BY BROOKE KANSIER
CAPITAL NEWS SERVICE — Nov. 6, 2015
LANSING – A pair of Senate bills would shift the state’s focus away from renewable energy to the benefit of large utility companies – and Michigan’s budding renewable market could be left out in the cold, according to opponents like the Sierra Club.
“Essentially, these bills would destroy our current system of supporting renewables, efficiency and all the things that make our energy portfolio cleaner and more sustainable,” said Mike Berkowitz, the staff political director of the Michigan Sierra Club’s Political Committee. “The bills would eliminate Michigan’s renewable energy standard, sunset our energy efficiency standard and gut our net metering program, which would essentially destroy the solar industry in Michigan.”
But the chair of the Senate Energy and Technology Committee, Sen. Mike Nofs, R–Battle Creek, said the plan would instead make Michigan’s energy market more competitive and fair, without the state giving certain types of generation preferential treatment. He and the committee’s vice chair, Sen. John Proos, R-St. Joseph, sponsored the bills.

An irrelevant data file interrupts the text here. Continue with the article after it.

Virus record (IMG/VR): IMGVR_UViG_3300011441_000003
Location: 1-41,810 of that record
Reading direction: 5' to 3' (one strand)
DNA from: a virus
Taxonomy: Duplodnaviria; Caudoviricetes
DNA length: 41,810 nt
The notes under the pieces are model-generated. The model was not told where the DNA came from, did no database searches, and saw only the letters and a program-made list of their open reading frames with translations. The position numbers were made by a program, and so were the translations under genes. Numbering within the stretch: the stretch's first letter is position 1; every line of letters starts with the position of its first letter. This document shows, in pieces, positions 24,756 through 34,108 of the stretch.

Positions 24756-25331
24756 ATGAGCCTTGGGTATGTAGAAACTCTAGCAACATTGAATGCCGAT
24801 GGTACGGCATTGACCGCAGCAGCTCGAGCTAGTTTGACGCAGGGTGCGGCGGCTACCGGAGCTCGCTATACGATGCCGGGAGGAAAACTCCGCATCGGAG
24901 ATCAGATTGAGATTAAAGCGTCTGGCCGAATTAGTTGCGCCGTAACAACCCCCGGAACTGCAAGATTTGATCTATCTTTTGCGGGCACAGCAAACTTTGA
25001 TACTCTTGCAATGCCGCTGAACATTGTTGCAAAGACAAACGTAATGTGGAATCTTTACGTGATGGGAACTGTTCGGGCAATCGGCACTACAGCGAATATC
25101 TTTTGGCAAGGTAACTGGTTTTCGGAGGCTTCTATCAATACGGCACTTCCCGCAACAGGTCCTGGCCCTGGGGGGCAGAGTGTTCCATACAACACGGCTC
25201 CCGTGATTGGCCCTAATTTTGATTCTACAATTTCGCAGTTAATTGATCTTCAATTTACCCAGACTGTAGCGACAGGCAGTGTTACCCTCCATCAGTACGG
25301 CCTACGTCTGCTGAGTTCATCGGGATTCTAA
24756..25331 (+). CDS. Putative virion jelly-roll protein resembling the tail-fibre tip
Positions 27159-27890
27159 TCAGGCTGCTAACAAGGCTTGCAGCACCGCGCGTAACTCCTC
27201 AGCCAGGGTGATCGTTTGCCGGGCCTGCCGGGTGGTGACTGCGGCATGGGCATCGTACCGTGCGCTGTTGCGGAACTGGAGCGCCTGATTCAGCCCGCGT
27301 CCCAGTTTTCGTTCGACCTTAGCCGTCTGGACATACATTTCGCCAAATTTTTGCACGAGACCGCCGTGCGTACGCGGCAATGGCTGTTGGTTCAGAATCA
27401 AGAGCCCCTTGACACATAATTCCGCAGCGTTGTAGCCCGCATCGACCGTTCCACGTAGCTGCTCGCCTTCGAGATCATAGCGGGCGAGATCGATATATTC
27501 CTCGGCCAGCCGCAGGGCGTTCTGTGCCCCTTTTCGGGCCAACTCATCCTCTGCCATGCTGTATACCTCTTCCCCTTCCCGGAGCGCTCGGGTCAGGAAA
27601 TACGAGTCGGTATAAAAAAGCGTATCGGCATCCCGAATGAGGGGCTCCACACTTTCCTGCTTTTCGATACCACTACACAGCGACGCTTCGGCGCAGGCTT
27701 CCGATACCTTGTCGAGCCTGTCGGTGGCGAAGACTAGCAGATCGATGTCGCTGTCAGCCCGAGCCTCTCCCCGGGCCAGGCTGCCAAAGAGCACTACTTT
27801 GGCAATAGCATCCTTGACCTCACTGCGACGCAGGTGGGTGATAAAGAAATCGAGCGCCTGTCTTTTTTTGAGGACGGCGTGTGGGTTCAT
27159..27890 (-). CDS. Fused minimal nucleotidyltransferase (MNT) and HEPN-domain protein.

“We don’t want to pick what fuels are going to work, which fuels are most cost-effective and all that,” Nofs said. “When you have mandates, you’re tied to that energy source no matter what it costs, and as we’ve seen with wind, and with solar, they’ve had some downfalls. But we did what the 2008 legislation wanted to do – get that economy of renewables going.”
The plan would alter a 2008 law that introduced a mandate requiring utilities to generate at least 10 percent of their electric load from renewable sources by the end of this year, and remain at a minimum 10 percent in years that follow. It includes another mandate for efficiency.
Introduced in July, the bill is undergoing hearings in the committee.
Meanwhile, the House Energy Policy Committee has approved different legislation that would provide incentives for utilities that hit annual waste reduction benchmarks and introduce a goal of 30 percent renewable energy production by 2025. That measure now goes to the full House for a vote.
The Senate proposal would eliminate renewable and efficiency mandates. Incentives to utilities exceeding renewable and emission requirements would also be significantly reduced.
Nofs said, “Now, let everybody compete.”